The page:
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Albanian government calls no-confidence vote in president

TIRANA, Albania (AP) — Albania's governing Socialist Party called a no-confidence vote against President Ilir Meta, saying Monday it was unconstitutional for him to cancel upcoming municipal elections.

The vote will be held at Thursday's parliamentary session, Socialist spokeswoman Elisa Spiropali said. The Socialists need 94 votes to oust Meta which they don't have in the 140-seat parliament. Even if they get the numbers, the Constitutional Court makes the final decision. The court has been dysfunctional for about a year after most of its judges were fired.

Meta decided to cancel the June 30 municipal elections, saying they would be "undemocratic" and that he feared tensions would rise if they were held. "There is the danger Albania goes toward an unpredictable escalation of the social tension that may cause uncontrollable consequences," Meta said at a news conference.

The center-right Democratic Party-led opposition had said it would boycott the municipal elections and was threatening to prevent them from taking place. Since mid-February, the opposition has been holding protests accusing the government of links to organized crime and demanding a new general election. The opposition lawmakers also have relinquished their seats in Parliament where the Socialists have a comfortable majority.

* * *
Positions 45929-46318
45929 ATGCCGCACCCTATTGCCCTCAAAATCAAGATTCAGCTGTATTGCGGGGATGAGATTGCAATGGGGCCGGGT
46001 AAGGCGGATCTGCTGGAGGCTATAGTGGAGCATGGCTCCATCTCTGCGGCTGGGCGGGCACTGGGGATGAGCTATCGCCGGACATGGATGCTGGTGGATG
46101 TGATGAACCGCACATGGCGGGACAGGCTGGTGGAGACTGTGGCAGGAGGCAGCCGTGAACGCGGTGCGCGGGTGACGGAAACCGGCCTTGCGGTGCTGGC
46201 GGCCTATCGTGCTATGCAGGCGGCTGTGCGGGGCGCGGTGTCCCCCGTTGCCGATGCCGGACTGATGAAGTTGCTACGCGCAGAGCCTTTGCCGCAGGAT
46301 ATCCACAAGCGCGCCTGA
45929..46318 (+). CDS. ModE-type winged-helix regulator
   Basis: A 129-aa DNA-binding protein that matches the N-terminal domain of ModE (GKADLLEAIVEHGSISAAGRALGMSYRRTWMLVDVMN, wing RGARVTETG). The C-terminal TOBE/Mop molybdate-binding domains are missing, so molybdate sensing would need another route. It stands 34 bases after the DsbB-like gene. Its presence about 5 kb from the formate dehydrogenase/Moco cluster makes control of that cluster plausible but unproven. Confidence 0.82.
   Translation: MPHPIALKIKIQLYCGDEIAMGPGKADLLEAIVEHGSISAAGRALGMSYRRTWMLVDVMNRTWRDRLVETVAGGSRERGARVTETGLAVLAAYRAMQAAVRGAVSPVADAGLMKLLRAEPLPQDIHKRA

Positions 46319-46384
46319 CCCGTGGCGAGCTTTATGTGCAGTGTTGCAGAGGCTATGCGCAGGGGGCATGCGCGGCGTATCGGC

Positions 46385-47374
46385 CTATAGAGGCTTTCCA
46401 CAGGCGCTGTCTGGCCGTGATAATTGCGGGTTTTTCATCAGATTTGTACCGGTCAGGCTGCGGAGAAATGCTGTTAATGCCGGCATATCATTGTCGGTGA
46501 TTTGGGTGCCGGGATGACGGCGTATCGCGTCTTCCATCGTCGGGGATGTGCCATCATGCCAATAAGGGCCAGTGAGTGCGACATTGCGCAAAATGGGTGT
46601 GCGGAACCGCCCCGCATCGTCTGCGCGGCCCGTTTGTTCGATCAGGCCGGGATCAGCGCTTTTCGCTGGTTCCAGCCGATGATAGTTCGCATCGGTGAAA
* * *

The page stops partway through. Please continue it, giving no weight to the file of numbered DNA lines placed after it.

Prime Minister Edi Rama denies the allegations, and insists the municipal elections will go ahead as scheduled to prevent political "blackmail" from being used to force the calling of early parliamentary elections.

Speaking after a meeting of the governing left-wing Socialist Party's leadership, Spiropali condemned the president's move. "Ilir Meta has lost his right to stand in that post," she said. Meta is a former Socialist leader who became president about two years ago with help from that party. He was leading a small party at the time called the Socialist Movement for Integration, which is now in opposition and led by his wife.

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